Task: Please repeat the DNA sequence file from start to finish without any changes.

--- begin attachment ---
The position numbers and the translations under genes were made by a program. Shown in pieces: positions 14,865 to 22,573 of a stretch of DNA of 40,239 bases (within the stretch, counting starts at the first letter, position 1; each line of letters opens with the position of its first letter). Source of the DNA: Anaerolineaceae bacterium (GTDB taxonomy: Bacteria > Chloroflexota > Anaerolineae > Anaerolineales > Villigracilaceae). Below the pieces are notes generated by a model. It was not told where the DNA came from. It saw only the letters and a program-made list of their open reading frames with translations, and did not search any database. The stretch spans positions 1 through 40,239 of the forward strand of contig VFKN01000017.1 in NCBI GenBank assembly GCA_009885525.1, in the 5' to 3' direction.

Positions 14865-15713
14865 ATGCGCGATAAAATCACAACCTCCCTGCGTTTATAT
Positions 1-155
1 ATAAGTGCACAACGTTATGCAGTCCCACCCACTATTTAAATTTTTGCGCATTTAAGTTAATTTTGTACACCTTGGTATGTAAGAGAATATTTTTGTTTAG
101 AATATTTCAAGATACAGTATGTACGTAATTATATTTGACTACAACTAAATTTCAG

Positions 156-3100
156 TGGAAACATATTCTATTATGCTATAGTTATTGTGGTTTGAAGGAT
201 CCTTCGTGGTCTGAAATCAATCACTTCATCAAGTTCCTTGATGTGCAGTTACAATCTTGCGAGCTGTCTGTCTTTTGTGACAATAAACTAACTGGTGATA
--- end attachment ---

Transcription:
The position numbers and the translations under genes were made by a program. Shown in pieces: positions 14,865 to 22,573 of a stretch of DNA of 40,239 bases (within the stretch, counting starts at the first letter, position 1; each line of letters opens with the position of its first letter). Source of the DNA: Anaerolineaceae bacterium (GTDB taxonomy: Bacteria > Chloroflexota > Anaerolineae > Anaerolineales > Villigracilaceae). Below the pieces are notes generated by a model. It was not told where the DNA came from. It saw only the letters and a program-made list of their open reading frames with translations, and did not search any database. The stretch spans positions 1 through 40,239 of the forward strand of contig VFKN01000017.1 in NCBI GenBank assembly GCA_009885525.1, in the 5' to 3' direction.

Positions 14865-15713
14865 ATGCGCGATAAAATCACAACCTCCCTGCGTTTATAT
Positions 1-155
1 ATAAGTGCACAACGTTATGCAGTCCCACCCACTATTTAAATTTTTGCGCATTTAAGTTAATTTTGTACACCTTGGTATGTAAGAGAATATTTTTGTTTAG
101 AATATTTCAAGATACAGTATGTACGTAATTATATTTGACTACAACTAAATTTCAG

Positions 156-3100
156 TGGAAACATATTCTATTATGCTATAGTTATTGTGGTTTGAAGGAT
201 CCTTCGTGGTCTGAAATCAATCACTTCATCAAGTTCCTTGATGTGCAGTTACAATCTTGCGAGCTGTCTGTCTTTTGTGACAATAAACTAACTGGTGATA